The intracellular redox state is basically determined by the ratio of redox-active pairs NADH/NAD+, NADPH/NADP+, GSH/glutathione disulfide (GSSG) and thioredoxin/oxidized thioredoxin. Among those pairs, GSH with an abundance of 2 to 3 mM and a relative ratio of GSH/GSSG around 100:1 is the major anti-oxidant in the cells brain [21]. Healthy cells maintain the cytoplasmatic environment at reducing potential of -250 mV, this balance is held despite of the endogenous generation of reactive species of oxygen (ROS) generated by mitochondria as by products from reduction of O2 and H2O during oxidative phosphorylation. Moderate shifts toward more oxidative potentials are thought to promote cell differentiation. For instance, Sundaresan and colleagues demonstrated that increases in hydrogen peroxide were essential for signaling induced by platelet derived growth factor on vascular smooth cells [22], many other reports have established a physiological role for ROS in cellular events as well [23], for review refer to [24]. More severe increases in ROS formation become harmful to cellular components. DNA damage, lipid peroxidation and unspecific thiol oxidation of proteins are known factors which ultimately affect structural and enzymatic functions leading to cell collapse and death (ref). Together, the evidence indicates that redox state is a dynamic variable in the cell and can be affected by metabolic preferences and signaling triggered by external factors such as growth factors.

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Remarkable improvements in measuring fluctuations in the redox state in real time mode have been possible thanks to fluorescent protein-based redox probes. Basically, green and yellow fluorescent proteins (FPs) have been chosen as template to place cysteine pairs able to form disulfide bonds under oxidative environments, which in turn produce changes in the fluorescent spectrum of the protein, giving the property to follow changes in the redox state with changes in fluorescent intensity of FPs, revised by Meyer and Dick[25]. Moreover, genetically encode biosensors have been destined to organelles in order to obtain real time measurements of redox state of endoplasmic reticulum lumen [26] and mitochondria [27,28]. Herein, we took advantage of the fluorescent protein-based redox biosensor, HyPer, which was designed to monitor specifically intracellular hydrogen peroxide and allows ratiometric measurements [27]. However, once HyPer molecule is oxidized, its disulfide bond is susceptible to be reduced back to free thiol groups by the action of reducing mechanisms present in the cell rather than a mere hydrogen peroxide clearance. Thus, HyPer does not only informs about intracellular hydrogen peroxide formation, but gives valuable information about the reducing capacity of the environment as well. Based on those properties, we studied the changes in the reducing cytosolic capacity of neurons submitted to energy demand conditions induced by glutamate, this excitatory neurotransmitter alters brain cell metabolism and in consequence, redox state changes are expected to occur according to metabolic substrate availability.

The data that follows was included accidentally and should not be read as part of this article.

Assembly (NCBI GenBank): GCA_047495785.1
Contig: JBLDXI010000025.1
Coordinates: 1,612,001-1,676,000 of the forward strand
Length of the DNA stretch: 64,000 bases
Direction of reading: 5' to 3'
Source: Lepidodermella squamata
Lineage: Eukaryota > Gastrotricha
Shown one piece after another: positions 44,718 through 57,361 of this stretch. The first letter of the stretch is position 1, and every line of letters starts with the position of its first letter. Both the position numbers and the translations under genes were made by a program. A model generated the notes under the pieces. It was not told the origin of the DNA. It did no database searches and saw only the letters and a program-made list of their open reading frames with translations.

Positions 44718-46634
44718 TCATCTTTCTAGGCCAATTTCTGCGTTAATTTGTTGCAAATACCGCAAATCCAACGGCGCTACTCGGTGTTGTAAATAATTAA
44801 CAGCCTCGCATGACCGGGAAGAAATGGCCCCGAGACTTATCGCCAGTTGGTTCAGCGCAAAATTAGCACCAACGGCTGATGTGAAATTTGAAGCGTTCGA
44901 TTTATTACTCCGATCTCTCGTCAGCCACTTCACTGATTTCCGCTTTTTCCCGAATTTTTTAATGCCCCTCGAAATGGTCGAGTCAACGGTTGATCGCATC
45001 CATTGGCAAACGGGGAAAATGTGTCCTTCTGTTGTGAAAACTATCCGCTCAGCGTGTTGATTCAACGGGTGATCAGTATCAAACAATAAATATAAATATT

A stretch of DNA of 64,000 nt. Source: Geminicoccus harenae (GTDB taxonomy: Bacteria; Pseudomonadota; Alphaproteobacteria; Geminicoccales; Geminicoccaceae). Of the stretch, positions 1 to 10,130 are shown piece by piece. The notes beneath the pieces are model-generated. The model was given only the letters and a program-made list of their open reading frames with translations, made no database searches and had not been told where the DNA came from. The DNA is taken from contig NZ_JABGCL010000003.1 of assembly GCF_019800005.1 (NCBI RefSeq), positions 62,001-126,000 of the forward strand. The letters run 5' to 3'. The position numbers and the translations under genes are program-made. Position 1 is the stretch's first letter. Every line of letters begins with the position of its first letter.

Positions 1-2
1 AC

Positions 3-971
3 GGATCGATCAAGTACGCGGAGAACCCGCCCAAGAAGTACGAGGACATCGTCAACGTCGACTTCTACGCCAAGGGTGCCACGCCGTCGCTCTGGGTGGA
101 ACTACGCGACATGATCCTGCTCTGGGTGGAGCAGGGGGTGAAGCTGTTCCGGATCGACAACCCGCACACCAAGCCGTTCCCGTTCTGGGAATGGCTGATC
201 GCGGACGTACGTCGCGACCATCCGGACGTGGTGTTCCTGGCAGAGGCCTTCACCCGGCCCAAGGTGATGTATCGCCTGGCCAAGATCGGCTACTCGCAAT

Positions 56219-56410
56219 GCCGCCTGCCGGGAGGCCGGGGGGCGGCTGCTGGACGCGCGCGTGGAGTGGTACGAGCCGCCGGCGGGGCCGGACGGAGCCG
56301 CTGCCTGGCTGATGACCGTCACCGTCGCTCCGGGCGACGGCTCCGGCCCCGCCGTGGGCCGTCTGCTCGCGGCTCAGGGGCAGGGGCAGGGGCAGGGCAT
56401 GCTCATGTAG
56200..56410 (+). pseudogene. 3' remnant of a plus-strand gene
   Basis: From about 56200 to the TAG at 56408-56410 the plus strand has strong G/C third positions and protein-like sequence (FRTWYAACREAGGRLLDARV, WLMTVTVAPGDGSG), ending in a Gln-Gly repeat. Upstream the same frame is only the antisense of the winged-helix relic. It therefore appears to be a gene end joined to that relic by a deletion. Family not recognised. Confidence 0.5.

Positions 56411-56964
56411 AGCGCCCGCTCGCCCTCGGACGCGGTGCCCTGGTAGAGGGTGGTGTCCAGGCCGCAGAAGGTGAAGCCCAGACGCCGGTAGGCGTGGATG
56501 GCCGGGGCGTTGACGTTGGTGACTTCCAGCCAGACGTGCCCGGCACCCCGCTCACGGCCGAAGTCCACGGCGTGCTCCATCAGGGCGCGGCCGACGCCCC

Materials and methods

MReagents and plasmids. DL-Lactate, sodium piruvate, gramicidin, sodium monensin, hydrogen peroxide, reduced glutathione and standard chemicals were purchased from Sigma (St. Louis, MO). Fetal bovine serum, Minimal Essential Medium, Trypsin, penicillin-estreptomycin, Glutamax, Neurobasal and B27 supplement and fluorescent probes like Fluo-3 AM were purchased from Invitrogen (Carlsbad, CA, USA). pHyPer-cito plasmid was purchased from Evrogen JSC (Moscow, Russia).

Brain cell culture. Sprague-Dawley rats were obtained from the Universidad de Chile. Mixed cultures of neuronal and glia cells were prepared from brains 1-3 days old neonates following the same indication as in Loaiza et al. 1 with minor modifications. In brief, hippocampi were dissected in Hank´s buffer, incubated in 1.25% trypsin for 10 min at 37°C, and mechanically dissociated in MEM-10% fetal bovine serum: The cells were plated on poly-L-lysine coated (0.1 mg/ml) coverslips and maintained at 37°C in a humidified atmosphere with 5%CO2/95% air. After one hour, the media was replaced by Neurobasal/B27 and the cell preparation was maintained by renewal of media every 3 days. Experiments were performed after 7 to 14 days in KRH buffer (in mM, 140 NaCl, 4.7 KCl, 20 HEPES, 1.25 MgSO4 and 1.25 CaCl2.).

PC12 Cell culture. Rat pheochromocytoma PC12 cells (from American Type Culture Collection) were cultured in DMEM supplemented with heat-inactivated 10% horse serum, 5% FBS, 50 units/mL penicillin and 100 mg/mL streptomycin (Invitrogen, Carlsbad, CA). PC12 differentiated neurons were obtained by plating cells onto poly-L-Lysine coated coverslips in the presence of 50 ng/mL NGF (Sigma-Aldrich, St Louis, MO) for a period of 5 days in DMEM medium supplemented with 1% heat-inactivated horse serum and 1% FBS.